OT Re: Math-embarrassment results in CS [was: Should non-security 2.7 bugs be fixed?]
steve+comp.lang.python at pearwood.info
Thu Jul 23 07:14:21 CEST 2015
On Thursday 23 July 2015 03:48, Paul Rubin wrote:
> Steven D'Aprano <steve at pearwood.info> writes:
>> That's wrong. If we had such a reason, we could state it: "the reason
>> we expect natural numbers are irreducible is ..." and fill in the
>> blank. But I don't believe that such a reason exists (or at least, as
>> far as we know).
>> However, neither do we have any reason to think that they are *not*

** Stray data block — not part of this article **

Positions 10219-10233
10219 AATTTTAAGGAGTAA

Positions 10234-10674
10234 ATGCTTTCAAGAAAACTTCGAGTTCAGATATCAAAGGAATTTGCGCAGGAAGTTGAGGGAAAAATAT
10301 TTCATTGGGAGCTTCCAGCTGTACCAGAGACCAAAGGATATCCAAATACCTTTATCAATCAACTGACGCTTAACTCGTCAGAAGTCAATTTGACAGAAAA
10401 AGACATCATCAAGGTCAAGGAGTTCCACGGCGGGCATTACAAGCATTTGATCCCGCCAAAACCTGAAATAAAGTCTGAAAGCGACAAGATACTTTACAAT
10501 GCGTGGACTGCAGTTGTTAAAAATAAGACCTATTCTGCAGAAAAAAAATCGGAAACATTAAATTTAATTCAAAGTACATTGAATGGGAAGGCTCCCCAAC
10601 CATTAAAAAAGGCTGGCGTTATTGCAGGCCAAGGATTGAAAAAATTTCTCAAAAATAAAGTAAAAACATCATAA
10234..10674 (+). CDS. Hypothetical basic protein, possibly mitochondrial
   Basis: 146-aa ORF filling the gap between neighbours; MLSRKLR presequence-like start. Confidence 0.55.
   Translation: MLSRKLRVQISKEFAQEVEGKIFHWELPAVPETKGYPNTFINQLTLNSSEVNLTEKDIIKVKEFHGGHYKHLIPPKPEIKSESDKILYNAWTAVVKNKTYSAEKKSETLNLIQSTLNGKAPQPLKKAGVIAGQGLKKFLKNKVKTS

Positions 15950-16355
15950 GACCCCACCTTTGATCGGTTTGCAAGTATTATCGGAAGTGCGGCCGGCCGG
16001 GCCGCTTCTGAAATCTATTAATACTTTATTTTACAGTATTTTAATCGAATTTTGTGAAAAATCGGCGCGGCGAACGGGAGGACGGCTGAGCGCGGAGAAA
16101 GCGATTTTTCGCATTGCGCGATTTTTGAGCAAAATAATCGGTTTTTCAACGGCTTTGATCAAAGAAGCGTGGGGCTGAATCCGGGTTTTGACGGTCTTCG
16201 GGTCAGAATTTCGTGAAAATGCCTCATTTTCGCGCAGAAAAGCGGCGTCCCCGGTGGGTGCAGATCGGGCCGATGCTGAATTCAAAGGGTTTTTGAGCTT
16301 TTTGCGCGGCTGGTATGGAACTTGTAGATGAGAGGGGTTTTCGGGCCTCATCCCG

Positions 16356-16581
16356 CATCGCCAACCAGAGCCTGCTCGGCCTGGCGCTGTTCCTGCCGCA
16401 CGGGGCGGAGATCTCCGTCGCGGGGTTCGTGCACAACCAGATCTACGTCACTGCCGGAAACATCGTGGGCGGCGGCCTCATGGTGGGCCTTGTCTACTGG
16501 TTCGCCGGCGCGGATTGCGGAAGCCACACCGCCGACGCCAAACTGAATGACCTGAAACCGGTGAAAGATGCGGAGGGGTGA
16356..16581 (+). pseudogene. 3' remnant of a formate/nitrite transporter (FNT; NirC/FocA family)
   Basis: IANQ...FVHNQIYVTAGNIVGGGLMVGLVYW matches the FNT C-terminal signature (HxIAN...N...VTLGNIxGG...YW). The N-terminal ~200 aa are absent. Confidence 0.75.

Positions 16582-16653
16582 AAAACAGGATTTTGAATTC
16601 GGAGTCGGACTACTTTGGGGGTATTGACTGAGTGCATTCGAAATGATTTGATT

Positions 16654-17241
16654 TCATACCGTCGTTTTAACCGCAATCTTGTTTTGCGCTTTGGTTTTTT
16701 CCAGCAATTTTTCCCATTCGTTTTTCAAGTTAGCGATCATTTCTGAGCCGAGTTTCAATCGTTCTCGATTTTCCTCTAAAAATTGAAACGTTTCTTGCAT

>> irreducible. Hence, we have no reason to think that they are anything
>> but irreducible.
> But by the same reasoning, we have no reason to think they are anything
> but non-irreducible (reducible, I guess). What the heck does it mean
> for a natural number to be irreducible anyway?
Reducible in the sense that we can define the natural numbers in terms of a
simpler concept. E.g. the rationals can be reduced to the quotient of
integers. One might argue that defining them in terms of sets is precisely
that, but then we get into an argument as to which is simpler, natural
numbers or sets?
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